Cryptography was born with the aim of ensuring confidential communication between two subjects, without third parties being able to know the content of the message. Even if they had access to it, they could mask it by means of secret keys known only to the two legitimate interlocutors.
Primitive forms of cryptography have been identified that are 25 centuries old, used in warfare to send messages that, even if the bearer was captured, could not be deciphered by the enemy. The basic encryption procedure consists of replacing the characters that make up a message with other codes that make it unintelligible without knowing the substitution key.
The old cryptography, also used in politics and commercial transactions since ancient times, could rely on pre-established encodings, or on unique artefacts, shared by both sender and receiver of the message and used to encrypt and decrypt it. Evolution has led to a modern cryptography that uses digital technologies and is fully underpinned by the mathematics.
In an interconnected world dominated by the internet, private communications via email and instant messaging applications, commercial transactions and citizens' communication with administrations are based on the confidence that the digital vehicle that carries them preserves the privacy of the message. Or that, if intercepted, as could happen in the case of the old messenger, the content will remain safe from prying eyes.
For this purpose, passwords are used for identification that we believe to be secure, although from time to time they prove not to be so, due to the ability of hackers to unravel them, to a lack of security in the custody of entities with which communication is maintained, or even to fraudulent sales.
Number theory has been proposing more secure methods of establishing security keys than individual improvisation for at least 40 years. In 1979, three professors from the MITRon Rivest, Adi Shamir and Leonard Adleman, created the RSA public key algorithm. The acronyms are the initials of their surnames.
The RSA algorithm is based on the decomposition of a number into its prime factors. Since then, cryptography has moved on to more sophisticated methods such as elliptic curves, before moving on to ElGamal's discrete logarithm system.
The security of the RSA mechanism, as in the examples of ancient cryptography cited above, is based on the fact that only the ends of the communication must have access to the prime numbers on which the message encryption is based. In fact, only the receiver of the message manages the two keys used in the operation, one private and one public. With the public key, shared with the sender, the message is encrypted for transport, which can then only be decrypted with the receiver's private key. Not even the sender can do this. The prime numbers used are chosen randomly and the keys tend to be extremely long. Difficult to handle.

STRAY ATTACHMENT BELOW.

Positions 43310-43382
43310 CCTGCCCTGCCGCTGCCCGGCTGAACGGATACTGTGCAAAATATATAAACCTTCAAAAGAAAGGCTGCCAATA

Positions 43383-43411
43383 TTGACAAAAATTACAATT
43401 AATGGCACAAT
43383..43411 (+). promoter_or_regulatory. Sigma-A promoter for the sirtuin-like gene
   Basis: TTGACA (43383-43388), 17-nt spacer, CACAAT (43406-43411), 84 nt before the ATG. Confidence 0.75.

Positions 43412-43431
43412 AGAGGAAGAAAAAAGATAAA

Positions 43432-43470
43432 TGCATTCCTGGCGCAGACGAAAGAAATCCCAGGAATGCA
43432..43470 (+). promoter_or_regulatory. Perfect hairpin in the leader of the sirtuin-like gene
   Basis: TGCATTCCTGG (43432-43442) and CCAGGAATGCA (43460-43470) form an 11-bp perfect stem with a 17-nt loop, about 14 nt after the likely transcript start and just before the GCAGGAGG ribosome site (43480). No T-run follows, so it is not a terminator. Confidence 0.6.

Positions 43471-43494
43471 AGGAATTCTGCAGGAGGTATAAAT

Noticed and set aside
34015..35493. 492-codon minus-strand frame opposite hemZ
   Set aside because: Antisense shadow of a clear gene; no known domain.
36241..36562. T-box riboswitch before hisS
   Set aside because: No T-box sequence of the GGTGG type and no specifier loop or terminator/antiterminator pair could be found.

The ElGamal system, published by Taher ElGamal in 1984, is based on the mathematical problem of calculating the discrete logarithm of a randomly chosen prime number from which the encryption key is generated.
Elliptic Curve Asymmetric Cryptography (ECC), proposed in 1985 by two mathematicians working separately (Neal Koblitz and Victor Miller), applies a similar mode of operation to RSA, with a public key for exchanging the message and a private key for decrypting it. But in this case, encryption is based on a mathematical procedure to define by means of an equation three points, which are coordinates in integers, of a curve defined on a finite body (the third point is the sum of the first two). The key is established by the discrete logarithm in elliptic curves of the third point. It is shorter than those produced by the previous methods, but also extremely difficult to disentangle.
The new digital world is a territory of unsuspected economic opportunities and possibilities, as well as a threat to the private lives of individuals and the security of society. Combining both aspects creates a cyber security industry and a complementary need and opportunity for the development of all other digitalised activities.
Security, based on knowledge and technology, is a continuously evolving element, for which quantum computing appears to be both a threat and a hope for the future.
The technologies present in security are based on mathematics, sometimes referred to as a 'public club good': a theorem, once proved, can be used by anyone. To do so, however, requires preparation.
Therein lies the opportunity: to develop technology in security and cryptography. There is scope for public investment and for private corporate and entrepreneurial initiatives. Spain, with young people well trained in mathematics, can achieve significant technological development in an activity that fundamentally requires grey matter.